“Pressure? I Love It!”

Port of Rotterdam’s Danny Levenswaard on How Music and Breakbulk Have Shaped His Career

By Simon West

It would be tough drawing too many parallels between a career in logistics and the world of music, but for Danny Levenswaard, director breakbulk at the Port of Rotterdam Authority, his 12-year stint as a professional saxophonist taught him some invaluable lessons.

Learning to handle the long hours, tight schedules, and constant travelling – part and parcel of being a member of a successful touring band – prepared him well for his future role heading up an entire division at Europe’s busiest deepwater port and host port for Breakbulk Europe 2023.

“Sometimes you’d arrive home at six in the morning after doing some gigs, but then you’d need to be up on your feet again at noon to go to your first performance,” Levenswaard said. “So those types of dynamics have always been in my life, and to be honest, I love it. I always try to have focus on what needs to be done at a certain moment. You always need to make choices of what to pick up first.”

Levenswaard joined the Port of Rotterdam Authority in 1992 – after more than a decade touring Europe and playing in front of packed music venues, and with the pressure of having a young family to support, he was eager for what he called a “more regular life.” A short spell in human resources was followed by a switch to commercial operations, first as business development manager, then senior business manager for bulk and shipping.

He has been in his current role since early 2016, overseeing the commercial development of project cargo, heavy- lift, forest products, vehicles, steel and non-ferrous metals, port and maritime services, agro-food and warehousing. The job of managing the region’s most versatile breakbulk hub is a demanding one – roll-on, roll-off and general cargo throughput tops 30 million tonnes every year – and Levenswaard is grateful for a nine-strong team of talented business managers running the day-to-day operations of each business segment. The importance of teamwork is another lesson learned from his days in the band.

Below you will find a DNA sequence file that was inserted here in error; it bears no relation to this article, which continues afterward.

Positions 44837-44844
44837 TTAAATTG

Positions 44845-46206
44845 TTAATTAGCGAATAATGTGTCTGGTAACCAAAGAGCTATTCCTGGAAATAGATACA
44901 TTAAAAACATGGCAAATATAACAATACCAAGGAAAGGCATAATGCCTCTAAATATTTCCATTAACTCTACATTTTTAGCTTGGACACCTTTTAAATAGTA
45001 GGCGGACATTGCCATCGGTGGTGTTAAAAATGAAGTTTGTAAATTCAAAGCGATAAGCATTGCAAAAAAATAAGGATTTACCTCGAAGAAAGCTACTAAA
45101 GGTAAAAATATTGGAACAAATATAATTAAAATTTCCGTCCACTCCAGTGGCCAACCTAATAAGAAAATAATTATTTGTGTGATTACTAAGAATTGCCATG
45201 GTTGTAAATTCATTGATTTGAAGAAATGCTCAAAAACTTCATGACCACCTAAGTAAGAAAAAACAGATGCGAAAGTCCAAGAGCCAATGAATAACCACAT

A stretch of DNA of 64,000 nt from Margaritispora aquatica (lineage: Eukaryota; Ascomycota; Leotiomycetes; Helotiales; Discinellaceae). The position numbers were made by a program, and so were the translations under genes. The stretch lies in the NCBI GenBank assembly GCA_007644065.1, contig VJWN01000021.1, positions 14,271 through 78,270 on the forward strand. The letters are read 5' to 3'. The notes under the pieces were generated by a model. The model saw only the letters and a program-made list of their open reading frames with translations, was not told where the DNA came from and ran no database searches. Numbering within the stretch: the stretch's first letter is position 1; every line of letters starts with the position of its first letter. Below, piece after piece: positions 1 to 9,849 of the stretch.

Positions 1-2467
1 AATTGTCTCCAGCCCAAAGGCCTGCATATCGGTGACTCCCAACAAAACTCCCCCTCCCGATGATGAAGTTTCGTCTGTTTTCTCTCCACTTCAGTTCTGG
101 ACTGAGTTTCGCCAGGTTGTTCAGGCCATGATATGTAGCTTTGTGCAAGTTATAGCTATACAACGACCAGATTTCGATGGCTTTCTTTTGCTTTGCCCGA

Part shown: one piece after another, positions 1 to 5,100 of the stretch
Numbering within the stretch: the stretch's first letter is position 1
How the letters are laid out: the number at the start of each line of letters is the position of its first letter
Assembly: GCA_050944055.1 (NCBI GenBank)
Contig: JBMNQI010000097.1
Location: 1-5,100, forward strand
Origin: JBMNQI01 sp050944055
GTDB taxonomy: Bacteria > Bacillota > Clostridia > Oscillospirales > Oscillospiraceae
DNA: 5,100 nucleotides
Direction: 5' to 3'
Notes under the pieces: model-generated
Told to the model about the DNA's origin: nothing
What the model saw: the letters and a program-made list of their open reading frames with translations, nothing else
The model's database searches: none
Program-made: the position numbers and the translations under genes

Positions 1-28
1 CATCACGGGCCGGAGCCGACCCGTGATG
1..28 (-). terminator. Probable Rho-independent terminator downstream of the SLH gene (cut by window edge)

“You try to attract people that are very good in what they do – good singers, or bass players or drummers – but you achieve better results if you do not have egos that only play for themselves. That is a lesson I took into the job, especially in the role I have now,” he said. “Of course, I have to deal with nine different personalities, but I think I’m good at it, because I’m sincerely interested in people and how to utilize their capabilities within the team. Maybe I’m good at it because I enjoy it!”

City-Wide Transition

Levenswaard’s three decades at the port have coincided with a transformation not just of the port itself, which in recent years has emerged as one of the world’s foremost green energy hubs, but of Rotterdam as well, which back in the day was “a city for work, not a city to live in,” he said.

“That has changed tremendously over the last 20 to 30 years. The city has become more vibrant, more open, more dynamic. It is not a city just to work in anymore, it has also become a city to love,” he said. “In my former role, I was responsible for attracting cruise lines to the city. When I started that job, we had two cruise calls per year. Now, we have 120.”

Alongside its green energy ambitions that include plans to supply some 4.6 million tonnes of clean hydrogen per year to European industry by the end of the decade, Rotterdam is also focussed on maintaining its position as the region’s leading agro-food centre and operational base for food production and logistics companies. As part of these plans, the port is developing the Rotterdam Food Hub on a 60-hectare site near the Maasvlakte industrial zone.

It was there that Levenswaard said was one of his proudest achievements – luring UK-based drinks giant Innocent to build an all-electric, carbon-neutral factory to produce its juices and smoothies. Dubbed “the blender” the factory was the first to move to the Food Hub, and once fully operational, it will have the capacity to produce 400 million bottles per year.

“It was an important deal to get the Food Hub started,” Levenswaard said. “Together with my business manager in agro-food, the two of us were able to attract this client to the Port of Rotterdam. And with our technical team as well, we managed to do the job. And they made a huge investment in the port – like €250 million. That was a big one!”

They say negotiation is rooted in respect, a maxim with which Levenswaard can identify: “I always try to find out what drives the other party, to understand what they find important to get out of a deal, so you understand their position. Then you can act or react to that. You always need to find a mutual gain, something you should always look for. And of course, you need to be sincere.”

*Danny Levenswaard is a member of the Breakbulk Europe Advisory Board, a group of industry professionals brought together to help shape the programme for this year’s event, taking place on June 6-8 at Rotterdam Ahoy.